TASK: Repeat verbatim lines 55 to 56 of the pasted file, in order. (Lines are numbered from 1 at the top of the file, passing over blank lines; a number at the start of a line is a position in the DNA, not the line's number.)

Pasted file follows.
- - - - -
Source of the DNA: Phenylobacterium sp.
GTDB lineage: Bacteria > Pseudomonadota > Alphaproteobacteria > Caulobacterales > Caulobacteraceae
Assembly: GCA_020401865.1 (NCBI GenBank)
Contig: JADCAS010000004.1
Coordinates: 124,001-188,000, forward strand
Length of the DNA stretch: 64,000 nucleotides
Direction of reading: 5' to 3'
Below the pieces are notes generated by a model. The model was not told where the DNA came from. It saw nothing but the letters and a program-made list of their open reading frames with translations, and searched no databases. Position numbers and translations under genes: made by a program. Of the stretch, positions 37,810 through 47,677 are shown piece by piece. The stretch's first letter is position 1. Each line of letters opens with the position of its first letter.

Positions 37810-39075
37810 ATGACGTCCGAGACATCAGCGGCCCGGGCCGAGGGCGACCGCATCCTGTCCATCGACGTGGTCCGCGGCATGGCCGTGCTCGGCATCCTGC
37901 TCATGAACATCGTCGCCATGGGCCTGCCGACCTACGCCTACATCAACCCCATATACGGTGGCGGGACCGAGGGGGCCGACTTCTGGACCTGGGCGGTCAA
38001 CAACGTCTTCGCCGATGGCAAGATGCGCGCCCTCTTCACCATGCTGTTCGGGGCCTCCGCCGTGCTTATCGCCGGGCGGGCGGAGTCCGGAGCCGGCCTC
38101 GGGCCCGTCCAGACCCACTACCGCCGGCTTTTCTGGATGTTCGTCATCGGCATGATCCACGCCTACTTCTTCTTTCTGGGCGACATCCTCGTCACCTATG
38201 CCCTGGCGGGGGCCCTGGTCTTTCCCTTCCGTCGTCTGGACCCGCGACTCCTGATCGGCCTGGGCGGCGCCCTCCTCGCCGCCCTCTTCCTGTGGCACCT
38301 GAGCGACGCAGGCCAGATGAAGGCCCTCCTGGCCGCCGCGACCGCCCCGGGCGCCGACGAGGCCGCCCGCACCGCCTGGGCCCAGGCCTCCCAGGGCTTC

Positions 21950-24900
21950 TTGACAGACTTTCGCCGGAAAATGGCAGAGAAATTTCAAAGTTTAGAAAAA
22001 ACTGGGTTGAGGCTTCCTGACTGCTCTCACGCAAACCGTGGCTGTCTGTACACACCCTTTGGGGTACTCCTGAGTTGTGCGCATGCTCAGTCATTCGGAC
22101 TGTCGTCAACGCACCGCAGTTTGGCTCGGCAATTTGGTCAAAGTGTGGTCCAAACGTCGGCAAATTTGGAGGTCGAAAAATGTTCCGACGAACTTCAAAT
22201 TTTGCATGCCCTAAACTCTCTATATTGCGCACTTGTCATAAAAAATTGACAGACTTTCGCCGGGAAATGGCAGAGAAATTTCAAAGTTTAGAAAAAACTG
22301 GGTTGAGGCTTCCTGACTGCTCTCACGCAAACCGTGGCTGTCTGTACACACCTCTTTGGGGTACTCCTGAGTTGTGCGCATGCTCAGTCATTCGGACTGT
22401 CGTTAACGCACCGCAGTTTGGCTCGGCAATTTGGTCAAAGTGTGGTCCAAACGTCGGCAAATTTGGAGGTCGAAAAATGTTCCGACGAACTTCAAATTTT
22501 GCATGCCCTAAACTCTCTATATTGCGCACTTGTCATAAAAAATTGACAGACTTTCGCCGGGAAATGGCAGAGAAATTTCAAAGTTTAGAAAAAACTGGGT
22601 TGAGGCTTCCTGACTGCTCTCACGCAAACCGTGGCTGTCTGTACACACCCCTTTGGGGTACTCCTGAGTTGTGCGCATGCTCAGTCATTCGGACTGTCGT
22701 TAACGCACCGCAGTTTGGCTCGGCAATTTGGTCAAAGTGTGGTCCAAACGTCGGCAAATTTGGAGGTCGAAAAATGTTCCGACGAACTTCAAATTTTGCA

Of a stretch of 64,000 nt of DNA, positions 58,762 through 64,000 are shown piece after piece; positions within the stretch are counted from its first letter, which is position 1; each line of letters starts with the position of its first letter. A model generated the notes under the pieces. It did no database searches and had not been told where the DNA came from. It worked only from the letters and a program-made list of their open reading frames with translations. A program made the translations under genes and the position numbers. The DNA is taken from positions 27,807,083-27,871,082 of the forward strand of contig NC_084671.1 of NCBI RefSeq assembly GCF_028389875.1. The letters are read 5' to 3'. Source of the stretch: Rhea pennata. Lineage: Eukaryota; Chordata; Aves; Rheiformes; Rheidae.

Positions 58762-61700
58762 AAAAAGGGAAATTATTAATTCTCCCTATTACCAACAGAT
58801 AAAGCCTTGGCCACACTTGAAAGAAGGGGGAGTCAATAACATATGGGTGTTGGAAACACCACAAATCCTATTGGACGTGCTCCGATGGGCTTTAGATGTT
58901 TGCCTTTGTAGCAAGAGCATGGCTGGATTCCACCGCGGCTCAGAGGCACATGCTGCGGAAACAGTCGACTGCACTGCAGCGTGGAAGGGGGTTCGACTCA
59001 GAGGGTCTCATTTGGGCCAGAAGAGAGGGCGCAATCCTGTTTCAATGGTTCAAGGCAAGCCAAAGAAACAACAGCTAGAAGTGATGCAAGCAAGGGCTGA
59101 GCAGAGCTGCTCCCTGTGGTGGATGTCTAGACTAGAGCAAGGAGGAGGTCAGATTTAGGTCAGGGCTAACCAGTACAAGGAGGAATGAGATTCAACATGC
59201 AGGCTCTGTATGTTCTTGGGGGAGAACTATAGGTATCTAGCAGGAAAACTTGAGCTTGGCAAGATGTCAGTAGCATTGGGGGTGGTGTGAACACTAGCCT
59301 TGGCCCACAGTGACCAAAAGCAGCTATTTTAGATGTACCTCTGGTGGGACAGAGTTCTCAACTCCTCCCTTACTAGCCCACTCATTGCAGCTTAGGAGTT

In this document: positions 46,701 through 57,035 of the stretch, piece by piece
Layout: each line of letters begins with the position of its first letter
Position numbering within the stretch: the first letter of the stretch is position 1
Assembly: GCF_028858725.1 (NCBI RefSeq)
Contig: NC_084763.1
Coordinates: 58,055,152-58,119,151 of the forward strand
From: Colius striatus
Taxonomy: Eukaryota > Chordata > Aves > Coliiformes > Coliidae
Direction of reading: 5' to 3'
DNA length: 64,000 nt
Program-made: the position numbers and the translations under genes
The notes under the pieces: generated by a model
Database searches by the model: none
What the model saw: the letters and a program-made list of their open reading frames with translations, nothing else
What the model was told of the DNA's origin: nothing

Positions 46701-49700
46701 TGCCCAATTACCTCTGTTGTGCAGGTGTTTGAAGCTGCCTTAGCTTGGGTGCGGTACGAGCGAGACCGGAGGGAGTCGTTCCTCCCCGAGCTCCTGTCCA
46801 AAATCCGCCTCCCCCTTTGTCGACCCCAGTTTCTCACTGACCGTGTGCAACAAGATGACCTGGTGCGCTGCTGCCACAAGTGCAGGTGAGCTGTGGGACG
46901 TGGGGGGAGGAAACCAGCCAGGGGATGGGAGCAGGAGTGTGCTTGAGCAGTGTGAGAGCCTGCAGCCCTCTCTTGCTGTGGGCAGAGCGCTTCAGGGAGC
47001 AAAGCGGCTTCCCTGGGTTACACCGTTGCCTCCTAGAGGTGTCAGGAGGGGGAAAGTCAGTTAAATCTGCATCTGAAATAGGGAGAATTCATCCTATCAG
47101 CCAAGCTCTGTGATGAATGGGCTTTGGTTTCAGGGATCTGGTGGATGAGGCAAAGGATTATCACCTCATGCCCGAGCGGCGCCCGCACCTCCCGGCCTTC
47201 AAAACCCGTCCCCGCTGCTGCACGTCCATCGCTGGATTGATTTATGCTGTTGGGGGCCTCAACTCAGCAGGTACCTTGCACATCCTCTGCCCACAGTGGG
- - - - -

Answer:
47101 CCAAGCTCTGTGATGAATGGGCTTTGGTTTCAGGGATCTGGTGGATGAGGCAAAGGATTATCACCTCATGCCCGAGCGGCGCCCGCACCTCCCGGCCTTC
47201 AAAACCCGTCCCCGCTGCTGCACGTCCATCGCTGGATTGATTTATGCTGTTGGGGGCCTCAACTCAGCAGGTACCTTGCACATCCTCTGCCCACAGTGGG